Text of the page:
Retired Brigadier General and West Virginia native Chuck Yeager turned 95 on Tuesday. The general tweeted the milestone.

Seems it meant as much to the band as it did to the general.

Yeager was born in Myra, West Virginia before his family moved to Hamlin where he grew up. He graduated from Hamlin High School.  Yeager referred to his upbringing as normal.  He played sports and was in the band–like everybody else.

Yeager left home for World War II and  ended up in the Army Air Corps originally as a mechanic.

“I don’t know why I chose the Army over the Navy or the Marines,” Yeager once noted in an interview with MetroNews. “I guess the Army recruiter did a better job.”

He started out working on planes and was proficient in the job because of his experience working with his father on pumps in the West Virginia oil and natural gas fields. Eventually though, he wanted to fly and when he got his chance, he made the most of it.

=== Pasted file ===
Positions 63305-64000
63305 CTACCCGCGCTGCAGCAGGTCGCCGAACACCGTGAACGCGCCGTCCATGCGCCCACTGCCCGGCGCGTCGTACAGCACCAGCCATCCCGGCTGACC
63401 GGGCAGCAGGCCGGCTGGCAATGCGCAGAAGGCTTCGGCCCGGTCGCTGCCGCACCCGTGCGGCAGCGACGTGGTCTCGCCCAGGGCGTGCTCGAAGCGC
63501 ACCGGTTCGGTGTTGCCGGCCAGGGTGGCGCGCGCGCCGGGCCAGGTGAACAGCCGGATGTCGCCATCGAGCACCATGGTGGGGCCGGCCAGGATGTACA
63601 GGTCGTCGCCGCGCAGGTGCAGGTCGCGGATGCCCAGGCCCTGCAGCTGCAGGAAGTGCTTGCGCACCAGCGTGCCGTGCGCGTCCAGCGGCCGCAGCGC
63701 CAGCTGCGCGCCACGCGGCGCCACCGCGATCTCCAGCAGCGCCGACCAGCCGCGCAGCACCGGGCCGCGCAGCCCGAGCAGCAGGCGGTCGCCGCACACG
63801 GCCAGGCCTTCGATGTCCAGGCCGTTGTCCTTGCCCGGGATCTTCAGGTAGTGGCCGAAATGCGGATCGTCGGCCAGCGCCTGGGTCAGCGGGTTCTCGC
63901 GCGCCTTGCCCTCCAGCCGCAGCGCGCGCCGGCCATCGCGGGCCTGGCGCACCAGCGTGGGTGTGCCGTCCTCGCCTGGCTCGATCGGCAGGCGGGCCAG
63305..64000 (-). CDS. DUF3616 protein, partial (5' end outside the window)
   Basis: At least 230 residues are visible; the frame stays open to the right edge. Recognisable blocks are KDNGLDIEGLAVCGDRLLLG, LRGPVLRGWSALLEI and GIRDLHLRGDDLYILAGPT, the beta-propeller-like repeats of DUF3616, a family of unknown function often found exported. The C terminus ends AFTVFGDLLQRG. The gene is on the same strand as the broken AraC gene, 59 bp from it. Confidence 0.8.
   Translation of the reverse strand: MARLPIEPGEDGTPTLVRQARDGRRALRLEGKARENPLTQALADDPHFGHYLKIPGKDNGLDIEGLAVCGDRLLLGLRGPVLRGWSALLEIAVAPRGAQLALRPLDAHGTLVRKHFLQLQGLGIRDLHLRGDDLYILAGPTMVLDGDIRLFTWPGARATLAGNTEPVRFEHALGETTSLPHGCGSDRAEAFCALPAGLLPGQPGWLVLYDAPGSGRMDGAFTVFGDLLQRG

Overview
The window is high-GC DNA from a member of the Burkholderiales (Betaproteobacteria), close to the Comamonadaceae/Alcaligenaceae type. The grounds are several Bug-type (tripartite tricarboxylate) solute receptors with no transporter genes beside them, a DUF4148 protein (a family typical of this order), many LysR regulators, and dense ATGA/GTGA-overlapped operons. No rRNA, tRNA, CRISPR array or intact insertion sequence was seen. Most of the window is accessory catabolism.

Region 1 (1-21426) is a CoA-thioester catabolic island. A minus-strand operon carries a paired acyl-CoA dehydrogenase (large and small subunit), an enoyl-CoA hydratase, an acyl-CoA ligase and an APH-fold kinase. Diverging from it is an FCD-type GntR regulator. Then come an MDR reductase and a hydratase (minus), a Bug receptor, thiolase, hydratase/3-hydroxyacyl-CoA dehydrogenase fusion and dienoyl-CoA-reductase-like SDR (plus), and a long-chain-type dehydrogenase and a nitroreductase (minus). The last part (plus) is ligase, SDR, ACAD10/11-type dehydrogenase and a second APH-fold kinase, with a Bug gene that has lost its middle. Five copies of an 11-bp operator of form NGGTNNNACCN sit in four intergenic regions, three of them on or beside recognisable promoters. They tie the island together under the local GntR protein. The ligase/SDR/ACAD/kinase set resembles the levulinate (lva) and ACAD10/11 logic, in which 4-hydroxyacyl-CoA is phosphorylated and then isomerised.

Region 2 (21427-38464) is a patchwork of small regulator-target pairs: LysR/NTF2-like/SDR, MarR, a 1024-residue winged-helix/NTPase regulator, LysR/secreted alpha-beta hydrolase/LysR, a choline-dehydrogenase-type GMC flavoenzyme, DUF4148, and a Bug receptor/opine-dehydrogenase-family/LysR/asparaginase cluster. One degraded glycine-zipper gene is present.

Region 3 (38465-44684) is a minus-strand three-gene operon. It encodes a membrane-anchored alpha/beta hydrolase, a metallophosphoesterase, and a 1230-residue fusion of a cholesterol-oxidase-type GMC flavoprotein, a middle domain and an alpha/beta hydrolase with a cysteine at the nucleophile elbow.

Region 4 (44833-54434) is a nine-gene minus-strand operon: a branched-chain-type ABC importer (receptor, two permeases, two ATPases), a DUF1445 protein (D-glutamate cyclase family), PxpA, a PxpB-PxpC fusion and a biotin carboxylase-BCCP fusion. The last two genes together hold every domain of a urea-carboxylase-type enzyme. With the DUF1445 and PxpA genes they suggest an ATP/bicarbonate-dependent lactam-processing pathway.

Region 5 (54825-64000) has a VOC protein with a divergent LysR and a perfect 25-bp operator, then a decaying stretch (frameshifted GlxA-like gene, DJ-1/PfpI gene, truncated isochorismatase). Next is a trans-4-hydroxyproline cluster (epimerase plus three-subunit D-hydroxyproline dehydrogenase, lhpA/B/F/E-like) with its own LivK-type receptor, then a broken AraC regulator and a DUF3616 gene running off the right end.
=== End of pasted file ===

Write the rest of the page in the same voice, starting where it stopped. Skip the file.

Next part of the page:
He would go on to be an Ace fighter pilot in Word War II. He then became a career military man with the U.S. Air Force which formed after the war. He worked as a test pilot and would become a household name when he became the first man to break the sound barrier in 1947 piloting the Bell X-1 nicknamed “Glamorous Glennis.” The plane was named after his late wife.

Today, Yeager makes his home in California not far from Edwards Air Force Base. He has developed quite a following on Twitter with no-nonsense replies to most questions.

 

If you’re wondering about his exploits, the General’s standard answer is to read his autobiography, “Yeager.”

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